sitianimalrescueCharity Football match
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How do dogs and cats hear?

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The truth is that the dog has excellent hearing, in fact dogs can identify the car that you drive from up to a mile away. Which means that if somebody is at home then they can put the kettle on!!
It has been written that dogs hearing is 4 times more acute than ours, a somewhat misleading statement because the truth is that dogs can hear sounds from 4 times the distance that we can but both we and our canine companions hear notes in broadly similar fashion. Dogs, however, are better at detecting higher notes.
Your cat can do even better than that because it’s hearing is even more acute. Research shows that dogs can locate the source of a sound in six hundredths of a second. A dog might use one ear to locate the sound and then both ears to catch the maximum number of radio waves. All this is possible because dogs are able to move their ears to accommodate sound, as do cats.

Certain dogs will have will have better ability than others. For instance those who’s ears are erect such as German Shepherds will have a more acute ability to hear over longer distances, whereas dogs like spaniels, who have drop ears have a slightly reduced range.
Cats hearing is so good that it can hear a mouse moving through the undergrowth at distance of up to nearly 10 metres. It’s no wonder then that cats are so proficient at controlling vermin.

Finally today I offer you a totally irrelevant fact that you may try and get it into the conversation at your next dinner party.
I must admit that I thought that the animal with the best hearing in the world was an elephant but I was wrong, it appears that the the creature with the top hearing is called the Greater wax moth. We learn something every day.

I am indebted to Dr Bruce Fogle. M.B.E.  D.V.M. . M.R.C.V.S. For the
technical information contained in this article


Dogs have a way of finding people who need them, filling an emptiness that we didn’t know we had.

Thom Jones

sitianimalrescueHow do dogs and cats hear?
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F.A.Q Part 1

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Is my dog descended from wolves?                            (Yes)
Your dog, regardless of breed, from a Pekingnese to a great Dane is descended from the grey wolf. The diversity of appearance is only due to selective breeding. Some scientists, however, only refer to dogs as a sub species of the wolf. Take your pick, if the scientists can’t totally agree we have no chance!

Does my dog see in black an white?                            (No)
Most dogs see in colour, albeit somewhat restricted. See the previous blog on vision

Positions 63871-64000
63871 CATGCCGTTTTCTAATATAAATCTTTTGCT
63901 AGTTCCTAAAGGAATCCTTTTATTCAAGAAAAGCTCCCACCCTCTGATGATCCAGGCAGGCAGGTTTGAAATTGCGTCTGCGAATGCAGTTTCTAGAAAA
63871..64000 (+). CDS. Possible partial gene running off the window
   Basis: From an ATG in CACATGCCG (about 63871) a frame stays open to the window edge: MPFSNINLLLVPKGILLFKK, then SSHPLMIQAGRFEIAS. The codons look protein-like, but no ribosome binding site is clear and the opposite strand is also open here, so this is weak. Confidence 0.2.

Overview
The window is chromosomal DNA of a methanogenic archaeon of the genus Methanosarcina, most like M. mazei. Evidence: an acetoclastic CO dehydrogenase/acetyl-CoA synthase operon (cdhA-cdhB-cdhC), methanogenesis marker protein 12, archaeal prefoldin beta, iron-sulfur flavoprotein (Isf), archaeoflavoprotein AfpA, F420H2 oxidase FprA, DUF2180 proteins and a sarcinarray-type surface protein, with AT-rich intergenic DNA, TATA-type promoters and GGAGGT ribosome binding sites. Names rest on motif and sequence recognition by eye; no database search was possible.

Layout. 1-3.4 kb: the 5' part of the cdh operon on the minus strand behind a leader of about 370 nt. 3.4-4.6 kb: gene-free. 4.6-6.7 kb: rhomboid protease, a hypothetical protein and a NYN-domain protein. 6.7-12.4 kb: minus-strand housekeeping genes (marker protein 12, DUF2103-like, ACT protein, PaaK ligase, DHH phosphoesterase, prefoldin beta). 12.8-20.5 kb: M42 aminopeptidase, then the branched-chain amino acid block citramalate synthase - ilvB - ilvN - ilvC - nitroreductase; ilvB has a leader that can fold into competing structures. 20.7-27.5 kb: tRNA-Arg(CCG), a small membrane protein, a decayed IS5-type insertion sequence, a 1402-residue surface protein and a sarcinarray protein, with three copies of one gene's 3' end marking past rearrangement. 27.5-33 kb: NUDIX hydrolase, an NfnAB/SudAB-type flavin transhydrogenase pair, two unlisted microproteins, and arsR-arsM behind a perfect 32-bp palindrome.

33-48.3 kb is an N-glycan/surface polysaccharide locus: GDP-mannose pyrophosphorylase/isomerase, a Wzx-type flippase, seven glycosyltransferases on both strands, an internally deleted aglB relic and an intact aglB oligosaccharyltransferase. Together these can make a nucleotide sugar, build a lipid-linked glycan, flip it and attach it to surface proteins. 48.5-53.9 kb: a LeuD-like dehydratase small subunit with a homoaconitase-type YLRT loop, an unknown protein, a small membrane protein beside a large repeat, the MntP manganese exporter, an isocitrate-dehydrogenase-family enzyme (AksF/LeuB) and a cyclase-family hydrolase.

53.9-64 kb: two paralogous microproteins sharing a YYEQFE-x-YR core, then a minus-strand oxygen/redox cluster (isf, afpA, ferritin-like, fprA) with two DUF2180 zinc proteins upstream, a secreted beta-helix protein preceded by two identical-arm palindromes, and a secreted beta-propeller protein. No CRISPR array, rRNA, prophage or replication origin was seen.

Do I get a male or female dog?                                     (Y/N)
There is no simple answer to this question, but it is generally considered that females make better family pets

Does the way I feed my dog affect his behaviour?     (Yes)
The family pet needs a totally different diet than a working dog.
Working dogs ie sheep dogs need a higher protein intake to compensate for the calories used and should be fed accordingly.
A family pet fed on this high protein diet may well show signs of hyperactivity and strange behaviour.

Should I have my dog neutered?                               (Yes)
Female dogs who are not neutered are susceptible to a condition called pyometra (inflammation of the womb,) which, if not diagnosed early can be fatal. Having a season once or twice a year is a pain for most owners. Males queuing up outside, restricted walks, mess on the carpets and soft furnishings
Male dogs that are neutered are less likely to be aggressive, less likely to wander. For the benefit of male readers the dog is not so attached to this part of his anatomy as you!! Get a grip lads there is no need for the sharp intake of breath or crossing of legs. As the saying goes: “Real men have their dogs neutered”

Should my dog have puppies before being neutered? (No)
There is a myth that females need to have puppies because they need to be “fulfilled” There is no scientific or practical evidence to back this statement.

Should I allow my make dog to be used at stud?          (No)
Once a dog has savoured the delights he will want more…
think about it fellas!!!

Will my working dog be less effective if he is
neutered?                                                                      (No)
There is no evidence that a working dogs efficiently is impaired  by neutering. As an example Guide dogs for the Blind are always  neutered so that they are not distracted.


I have always thought that it was human arrogance that assumes that only people have souls.